China economy

Poor and ugly: Chinese net users have just summed up 2018

  • The made-up character sums up the reality of many Chinese and contrasts dramatically with the “tall, rich and handsome” at the other end of the social spectrum
PUBLISHED : Sunday, 06 January, 2019, 2:22pm
UPDATED : Sunday, 06 January, 2019, 2:22pm

In many Chinese-speaking parts of the world, there is a tradition of picking the Chinese character of the year. The selected characters will probably summarise the past year or represent the public mood in some way. For example, Taiwan’s choice of 翻 (fan, meaning turn or overturn) for 2018 reflects the dramatic changes in society in the past year. It may also imply the people were not very happy in 2018.

In mainland China, the official choice for 2018 is 奋 (fen, meaning exert), but the unofficial Chinese character of the year, which has been trending on Weibo and making the news, may be more telling. It is qiou, a word invented by netizens and which cannot be found in the dictionary: it is a combination of 穷 (qiong, meaning poor) and 丑 (chou, meaning ugly). Even the romanisation of the word, qiou, is made-up.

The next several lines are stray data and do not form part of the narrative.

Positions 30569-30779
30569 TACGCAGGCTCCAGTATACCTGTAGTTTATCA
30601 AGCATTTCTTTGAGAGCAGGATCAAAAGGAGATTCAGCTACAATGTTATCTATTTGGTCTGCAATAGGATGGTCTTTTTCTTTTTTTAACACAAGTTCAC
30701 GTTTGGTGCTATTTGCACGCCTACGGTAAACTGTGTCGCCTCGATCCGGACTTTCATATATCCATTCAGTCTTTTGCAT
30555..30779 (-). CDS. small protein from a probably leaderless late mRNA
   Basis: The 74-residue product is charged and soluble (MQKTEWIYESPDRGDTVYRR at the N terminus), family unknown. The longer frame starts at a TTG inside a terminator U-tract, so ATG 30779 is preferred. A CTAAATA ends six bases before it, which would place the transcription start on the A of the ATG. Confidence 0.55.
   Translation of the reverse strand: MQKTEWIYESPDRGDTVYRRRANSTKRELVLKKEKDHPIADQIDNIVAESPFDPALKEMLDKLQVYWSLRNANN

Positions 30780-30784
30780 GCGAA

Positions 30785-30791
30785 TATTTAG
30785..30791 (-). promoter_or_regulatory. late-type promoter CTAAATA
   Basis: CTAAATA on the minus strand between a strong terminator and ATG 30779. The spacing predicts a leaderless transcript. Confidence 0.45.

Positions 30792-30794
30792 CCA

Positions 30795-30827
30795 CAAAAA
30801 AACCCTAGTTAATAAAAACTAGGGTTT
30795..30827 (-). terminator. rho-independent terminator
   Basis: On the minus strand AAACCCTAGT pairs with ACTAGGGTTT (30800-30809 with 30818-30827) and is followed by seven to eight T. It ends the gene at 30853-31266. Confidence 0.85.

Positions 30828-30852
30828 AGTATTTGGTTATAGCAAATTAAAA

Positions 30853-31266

Of course, it is not new for netizens to invent or reinvent words. The rare Chinese character 囧 (jiong) was adopted as an emoticon across the Chinese-speaking world more than 10 years ago. Originally a pictogram for a bright window, the character is now read as a face with sad eyes, expressing helplessness or embarrassment.

But back to qiou, a word that self-deprecatingly sums up the reality of many Chinese and contrasts dramatically with 高富帅 (gao fu shuai), the “tall, rich and handsome” who are at the other end of the social spectrum.

Economically speaking, “poor” is a more honest word for the situation of the Chinese in 2018. Under the twin pressures of the trade war and economic restructuring, China’s economic growth has slowed markedly. After rapid development over 40 years, GDP growth next year is expected to be less than 6.5 per cent. Such a growth rate is not low by international standards, but can be seen as a precursor to an economic crisis in China, which needs to maintain high growth to alleviate internal problems.

Also, the Chinese private economy had a tough year in 2018 and the stock market tanked. Ordinary Chinese have suffered severe losses in the stock market, while pay and living standards stagnate.

Of course, you could see qiou as a bit of playful invention, a word Chinese web users created to amuse themselves. How could any one word comprehensively sum up 2018 for China? But I have to say the words that make up qiou do more or less reflect the current situation.

Xu Hui, Beijing